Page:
Monday, September 28, 2009
Getting the Boot
I thought I'd been fired, but it turned out to be an escape
Late on a recent Friday afternoon I was left a VOICE MESSAGE telling me I was being replaced. Nice. The new editor of a publication I designed freelance for 10 years couldn't extend the courtesy to tell me directly, and instead had her boss leave the news on my voice mail.
The event spurred discussions with people & colleagues in my inner circle, and I learned it's not unusual nowadays to dismiss people via voice mail or e-mail. I'm not sure if it's due to cowardice, lack of respect, laziness or indifference. But whatever it is, it's symptomatic of cultural malaise.
A week and a half went by when I received a call from one of my printers, telling me the former client had called and asked for downloads of my files. When the printer informed the client that it was illegal to accommodate them, the client emailed me, instructing me to give my permission to the printer to release the files!
As most people in the creative industry are aware, when a freelance designer, photographer, illustrator or other creator of original content, is hired, unless it is specifically stated that the arrangement is for a buyout, copyright ownership is retained by the respective creators. The client is buying the "deliverable"—be it a finished brochure, annual report or other collateral—not the objects themselves.
So, I was let go, and they hired a replacement who was unable to move forward without my files.
A volley of emails ensued. The client insinuated I was trying to strong-arm them for more money because at one point I tried to explain the value of the files and left the door open for her to call me (which she elected not to do). She failed to recognize: If they had been respectful; if they had asked me instead of told me; and if they had not gone behind my back, I would have given them the files to them as a gesture of goodwill.
But lack of professional consideration left me no choice. I let them know their designer needed to proceed on her own. The client then had a "virtual" tantrum, but as far as I was concerned, it was a dead issue.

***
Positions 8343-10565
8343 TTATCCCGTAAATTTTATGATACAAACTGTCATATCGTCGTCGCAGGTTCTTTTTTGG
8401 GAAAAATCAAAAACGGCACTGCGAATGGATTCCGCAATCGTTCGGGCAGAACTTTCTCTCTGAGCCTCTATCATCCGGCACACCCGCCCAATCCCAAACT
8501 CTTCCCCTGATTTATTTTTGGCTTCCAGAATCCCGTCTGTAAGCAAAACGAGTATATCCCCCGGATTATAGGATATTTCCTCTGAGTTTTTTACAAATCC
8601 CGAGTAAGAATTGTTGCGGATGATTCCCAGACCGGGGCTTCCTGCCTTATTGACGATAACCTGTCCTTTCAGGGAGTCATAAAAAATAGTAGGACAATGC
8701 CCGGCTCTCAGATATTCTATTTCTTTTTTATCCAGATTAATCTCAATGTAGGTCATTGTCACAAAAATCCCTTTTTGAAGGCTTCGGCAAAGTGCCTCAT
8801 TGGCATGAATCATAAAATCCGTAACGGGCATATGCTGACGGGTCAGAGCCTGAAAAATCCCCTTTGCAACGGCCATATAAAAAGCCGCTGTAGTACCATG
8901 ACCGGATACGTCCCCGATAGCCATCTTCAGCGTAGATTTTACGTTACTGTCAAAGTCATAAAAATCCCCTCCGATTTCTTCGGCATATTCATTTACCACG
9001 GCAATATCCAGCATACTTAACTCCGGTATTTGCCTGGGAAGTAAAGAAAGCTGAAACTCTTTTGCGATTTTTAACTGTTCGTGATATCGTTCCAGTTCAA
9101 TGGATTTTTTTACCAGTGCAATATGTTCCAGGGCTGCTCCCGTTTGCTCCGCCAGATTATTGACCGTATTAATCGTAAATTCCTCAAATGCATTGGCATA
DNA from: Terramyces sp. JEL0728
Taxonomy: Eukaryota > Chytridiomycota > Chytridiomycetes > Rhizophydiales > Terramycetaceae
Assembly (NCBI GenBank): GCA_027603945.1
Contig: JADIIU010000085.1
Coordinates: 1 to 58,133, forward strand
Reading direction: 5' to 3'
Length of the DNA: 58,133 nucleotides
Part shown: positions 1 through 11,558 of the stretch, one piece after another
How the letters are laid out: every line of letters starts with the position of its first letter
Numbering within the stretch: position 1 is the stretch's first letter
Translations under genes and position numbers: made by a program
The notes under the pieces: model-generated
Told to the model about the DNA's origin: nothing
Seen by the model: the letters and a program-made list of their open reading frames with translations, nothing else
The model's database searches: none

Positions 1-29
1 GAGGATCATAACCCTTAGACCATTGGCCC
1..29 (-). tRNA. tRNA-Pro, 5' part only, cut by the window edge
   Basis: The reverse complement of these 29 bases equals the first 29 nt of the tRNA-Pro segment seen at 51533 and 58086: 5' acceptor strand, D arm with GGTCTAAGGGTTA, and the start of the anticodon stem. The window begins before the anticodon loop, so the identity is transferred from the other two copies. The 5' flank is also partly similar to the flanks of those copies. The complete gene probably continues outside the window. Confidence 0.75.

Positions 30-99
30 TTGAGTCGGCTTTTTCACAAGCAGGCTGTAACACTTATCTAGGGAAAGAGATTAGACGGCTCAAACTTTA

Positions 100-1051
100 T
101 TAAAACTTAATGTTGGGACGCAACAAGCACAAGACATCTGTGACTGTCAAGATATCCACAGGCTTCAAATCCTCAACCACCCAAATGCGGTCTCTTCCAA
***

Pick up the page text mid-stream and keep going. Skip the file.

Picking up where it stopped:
The next day, out of the blue, I received an email from another person from that office who acted as though everything was rosy, and asked in a friendly way if I was willing to give them the files, or possibly discuss a buyout? She was seemingly unaware of what had transpired between her boss and me, but the ironic thing was, she was the person who originally approached the printer! It was the theatre of the absurd. I explained to her the plan to have their new designer move forward on her own. End of story.
But not quite.
A few days later I received the following handwritten note in the mail:
Thank you for your extraordinary contributions to XXXX with your work on XXXX over the years. You've always impressed us with your creativity and dedication. We are certain it won't be long before another [client] snaps you up! We hope our paths cross again in the future.
Please stay in touch. Thanks again.
[signed] XXXX and the communications team"
The reason for the note is a mystery. After the unethical actions and insulting missives, to suddenly receive such a complimentary note made no sense at all. It was a disingenuous attempt at...what?
When I first learned I'd no longer be working on this project, I felt sad about the loss. Now, realising what a goofed up group of new people are in place, I can only be thankful I'm not sucked into their quagmire.
Since that fateful Friday I've picked up several new clients—all wonderful people who are professional and know what they're doing. So the stars are shining upon me, it seems!